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Whose faith follow: Arthur H Pollard (1944-2007)

R W Cargill, St Monans

On 28th September, 2007, Arthur Pollard was suddenly called home at the age of 62. From Faskally House, Pitlochry, a beautiful place which had become special to him, and to many others through him, he left us for a far more beautiful place which was far more special to him. The eternal glory of heaven to which God took him as he sat down in his car that morning, far eclipsed the radiant glory of the autumn colours he had watched developing all around him.

He and his dear wife Christine had come to Faskally in 1996 to take on the key role of managing this picturesque facility which God in His goodness had provided as a permanent site for youth camps and the like. Such a place had been his vision from many years before, when, with his long standing interest in young people and summer camps for them, he realised these were being threatened with discontinuation due to the increasing difficulties of using school premises. In conjunction with other brethren, Faskally Christian Trust was formed, eventually enabling Faskally House to be purchased, equipped, and used for the furtherance of the work of God in Scotland and beyond. This was a work which was very dear and important to Arthur. For these last eleven years, many hundreds of young people have attended Camps and weekend events at Faskally. Many have been saved, the faith of others has been strengthened, and young lives have been challenged and changed. In addition to that, there was an annual Families Holiday, and 6 times a year older believers came to the increasingly valued "Midweek Breaks". Many who were quite lonely at home enjoyed fellowship with others on a short holiday with a real spiritual atmosphere. Bible studies were led by different brethren, bringing encouragement to all and great satisfaction to Arthur and Christine as they ministered to their guests in all kinds of ways.

Whilst most people will now associate our brother and his service for the Lord with Faskally, his work for the Lord had begun long before that. He was saved at the age of 5, and he loved to tell you that he never doubted the reality of it though so young. He was baptised and received into assembly fellowship when he was 13. Encouraged by good and godly parents, his faith grew with his years, and soon began to show itself in service for Christ.

He was well recognised as a Christian during school days in Rutherglen. At Paisley University, he, along with other students, bore faithful witness to Christ and saw some others saved and continue for God. He also committed himself fully to the work of the Lord from and through assemblies in west and mid Scotland. Tract distribution, open air preaching, visiting places where there was little or no gospel witness, teaching children - all these became regular activities for him from then on.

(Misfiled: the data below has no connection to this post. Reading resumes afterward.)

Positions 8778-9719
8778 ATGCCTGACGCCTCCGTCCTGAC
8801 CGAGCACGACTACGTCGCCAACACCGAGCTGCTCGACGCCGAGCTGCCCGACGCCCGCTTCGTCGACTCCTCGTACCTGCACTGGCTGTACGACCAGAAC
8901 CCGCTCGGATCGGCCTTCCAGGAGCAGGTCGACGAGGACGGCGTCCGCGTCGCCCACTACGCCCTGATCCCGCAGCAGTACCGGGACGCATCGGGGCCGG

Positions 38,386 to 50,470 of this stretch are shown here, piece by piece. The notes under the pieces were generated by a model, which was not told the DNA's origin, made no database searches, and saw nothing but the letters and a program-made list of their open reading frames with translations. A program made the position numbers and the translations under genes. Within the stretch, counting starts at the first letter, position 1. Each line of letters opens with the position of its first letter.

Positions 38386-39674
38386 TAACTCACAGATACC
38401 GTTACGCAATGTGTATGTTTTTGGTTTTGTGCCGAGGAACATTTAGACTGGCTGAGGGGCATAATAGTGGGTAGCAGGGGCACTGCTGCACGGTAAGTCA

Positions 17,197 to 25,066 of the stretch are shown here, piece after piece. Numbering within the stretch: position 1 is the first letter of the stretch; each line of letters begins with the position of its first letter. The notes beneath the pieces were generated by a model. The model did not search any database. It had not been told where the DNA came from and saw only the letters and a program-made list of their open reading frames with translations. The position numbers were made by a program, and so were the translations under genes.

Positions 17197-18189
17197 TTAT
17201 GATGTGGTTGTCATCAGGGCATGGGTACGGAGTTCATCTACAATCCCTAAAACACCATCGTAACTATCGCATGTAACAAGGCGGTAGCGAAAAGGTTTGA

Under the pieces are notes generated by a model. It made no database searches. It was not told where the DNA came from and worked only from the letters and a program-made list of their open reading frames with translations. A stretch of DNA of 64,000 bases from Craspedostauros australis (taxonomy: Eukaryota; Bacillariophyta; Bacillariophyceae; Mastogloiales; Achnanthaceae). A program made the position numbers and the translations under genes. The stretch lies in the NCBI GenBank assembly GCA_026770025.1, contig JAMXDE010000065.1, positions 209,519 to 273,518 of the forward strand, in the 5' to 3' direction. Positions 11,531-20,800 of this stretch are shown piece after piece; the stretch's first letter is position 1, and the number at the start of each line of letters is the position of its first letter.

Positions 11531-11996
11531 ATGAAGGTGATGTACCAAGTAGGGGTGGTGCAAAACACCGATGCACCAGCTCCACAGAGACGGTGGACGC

At this time he met Christine, and in due course they were married, agreed on the importance of heeding the call of Christ to serve Him together. He worked with Redpath Dorman Long for 7 years as a civil engineer until the Lord called him in 1970 to leave a promising career, so that together he and Christine could devote their time and energy to the spread of the gospel of Christ in their native Scotland, after considering a similar call to the foreign mission field. They moved from the west to the east of Scotland and set up home in Montrose, where they brought up their three children David, Stephen and Gwen.

They were in fellowship in the assembly in Montrose from 1970 to 1996, and developed many opportunities to reach out with the gospel to people, young and old, there and in the widely spread coastal and rural villages of Angus. In what he now considered to be his field of labour he sought to bring the Word of God to as many as possible by many different means. For a long time he had children’s meetings every night of the week in different places such as St Cyrus, Johnshaven, and Inverbervie, as well as in the larger towns of Forfar and parts of Dundee. He engaged in personal visiting and open air preaching. He regularly manned a bookstall in Montrose High Street and later in Forfar Market every Saturday. He visited and encouraged small assemblies throughout the area.